Tuesday, February 25, 2020

Three Months In

African Paradise-flycatcher

We spend a lot of time outside. Pretty much from when we start morning obs at 5:30 AM and return to camp after evening obs around 8:00 PM. Being outside this much lets you really get to know the Mara and camp regulars. 

This snag almost always has a grey kestrel perched on it.

Schalow's Turaco
Hardly a day goes by that I don’t see or hear African black-headed orioles, Schalow’s turacos, or African paradise flycatchers around camp. Schalow's turacos are gorgeous but stay high up in the canopy where they have proven challenging to photograph. Others are far more unpredictable. A week ago violet-backed starlings suddenly flooded into camp, and three days later they were gone. Twice I have seen a grey-headed bush-shrike skulking through camp, once in early December and again a few days ago. It stealthily crept through the branches of the trees in camp until the flycatchers discovered it and harassed it out of camp. 

African Black-headed Oriole

We also have a warthog sow and piglet who visit camp everyday. She used two have two other piglets (but we think they may have been taken by a leopard) and two warthog boars. There is a third granddaddy of all warthog boars with massive tusks who I usually see on the edge of camp but rarely comes in when the other two boars do. Four or five dik dik also run around camp with their tiny noses wiggling at full speed.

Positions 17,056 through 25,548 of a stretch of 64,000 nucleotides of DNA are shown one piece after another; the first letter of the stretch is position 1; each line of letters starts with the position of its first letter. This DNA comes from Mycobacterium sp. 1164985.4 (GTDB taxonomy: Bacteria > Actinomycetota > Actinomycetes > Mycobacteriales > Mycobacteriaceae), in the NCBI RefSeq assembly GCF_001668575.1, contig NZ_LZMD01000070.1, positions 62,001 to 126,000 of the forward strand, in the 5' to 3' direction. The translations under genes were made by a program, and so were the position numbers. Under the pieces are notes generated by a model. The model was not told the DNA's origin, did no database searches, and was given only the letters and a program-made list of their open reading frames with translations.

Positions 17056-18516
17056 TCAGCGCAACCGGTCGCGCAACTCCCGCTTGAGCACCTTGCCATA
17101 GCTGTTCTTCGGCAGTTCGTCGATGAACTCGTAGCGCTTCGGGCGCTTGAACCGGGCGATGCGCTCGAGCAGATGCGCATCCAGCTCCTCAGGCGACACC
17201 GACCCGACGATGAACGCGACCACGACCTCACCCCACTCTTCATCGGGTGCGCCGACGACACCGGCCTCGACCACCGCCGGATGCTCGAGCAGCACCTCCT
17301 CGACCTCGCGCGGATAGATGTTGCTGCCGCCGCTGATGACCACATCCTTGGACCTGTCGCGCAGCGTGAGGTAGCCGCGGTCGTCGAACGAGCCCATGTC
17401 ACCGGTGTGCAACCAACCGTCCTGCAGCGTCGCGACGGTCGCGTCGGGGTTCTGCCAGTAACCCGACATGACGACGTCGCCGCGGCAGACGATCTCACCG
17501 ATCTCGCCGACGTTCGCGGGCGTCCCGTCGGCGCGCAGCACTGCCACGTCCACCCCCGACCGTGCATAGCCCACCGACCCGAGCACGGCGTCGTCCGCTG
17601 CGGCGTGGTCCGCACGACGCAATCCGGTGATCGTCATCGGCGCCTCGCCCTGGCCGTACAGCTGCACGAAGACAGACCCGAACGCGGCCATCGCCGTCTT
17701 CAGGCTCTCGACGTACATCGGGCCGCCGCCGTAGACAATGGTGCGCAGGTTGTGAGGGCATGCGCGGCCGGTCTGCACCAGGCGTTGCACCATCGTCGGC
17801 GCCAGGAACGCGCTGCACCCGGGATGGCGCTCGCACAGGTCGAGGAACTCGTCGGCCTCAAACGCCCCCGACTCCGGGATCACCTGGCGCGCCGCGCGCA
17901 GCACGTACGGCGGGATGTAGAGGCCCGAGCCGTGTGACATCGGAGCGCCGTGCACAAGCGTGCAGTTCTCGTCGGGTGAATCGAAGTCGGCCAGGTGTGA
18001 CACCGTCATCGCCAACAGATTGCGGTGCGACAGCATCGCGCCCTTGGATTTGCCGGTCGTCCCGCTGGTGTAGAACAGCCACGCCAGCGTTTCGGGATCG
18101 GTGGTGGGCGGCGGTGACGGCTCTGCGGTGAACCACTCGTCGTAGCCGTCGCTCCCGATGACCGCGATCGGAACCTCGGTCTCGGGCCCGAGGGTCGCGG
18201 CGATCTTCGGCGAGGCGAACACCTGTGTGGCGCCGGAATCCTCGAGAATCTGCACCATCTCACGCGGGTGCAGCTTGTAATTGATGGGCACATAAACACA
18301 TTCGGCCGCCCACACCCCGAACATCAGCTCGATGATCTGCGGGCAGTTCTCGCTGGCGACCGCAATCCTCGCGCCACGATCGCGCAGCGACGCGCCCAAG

Momma warthog with her last remaining piglet

A leopard we've seen frequently not too far from camp.

A pair of cranes that nested in our Happy Zebra territory raised a chick from a tiny ball of fluff to a funky teenager. They consistently hang out at a particular pond and so we’ve gotten to watch the chick grow up. 

Our favorite crane family

Two palearctic migrants, black storks and white storks (super creative names, right) have also showed up in the past two weeks. Large flocks of white storks have been using the marshy grassland in North territory. Rains in late January filled up a creek that runs into the Mara allowing fish to move in. The creek bends and forms a pool where fish get trapped as it dries. The black storks were fishing there alongside the regular Mara inhabitants like African spoonbills, woolly-necked storks, and yellow-billed storks.

Now that pool dried up the black storks are using the marshy grassland in North territory with the white storks. There are also tons of shorebirds using the mudflats and marshes. I’m really hoping to see more migrants moving back north at the end of this month and into April.

Solitary white stork who was hanging out with some marabous

Black stork with a fish

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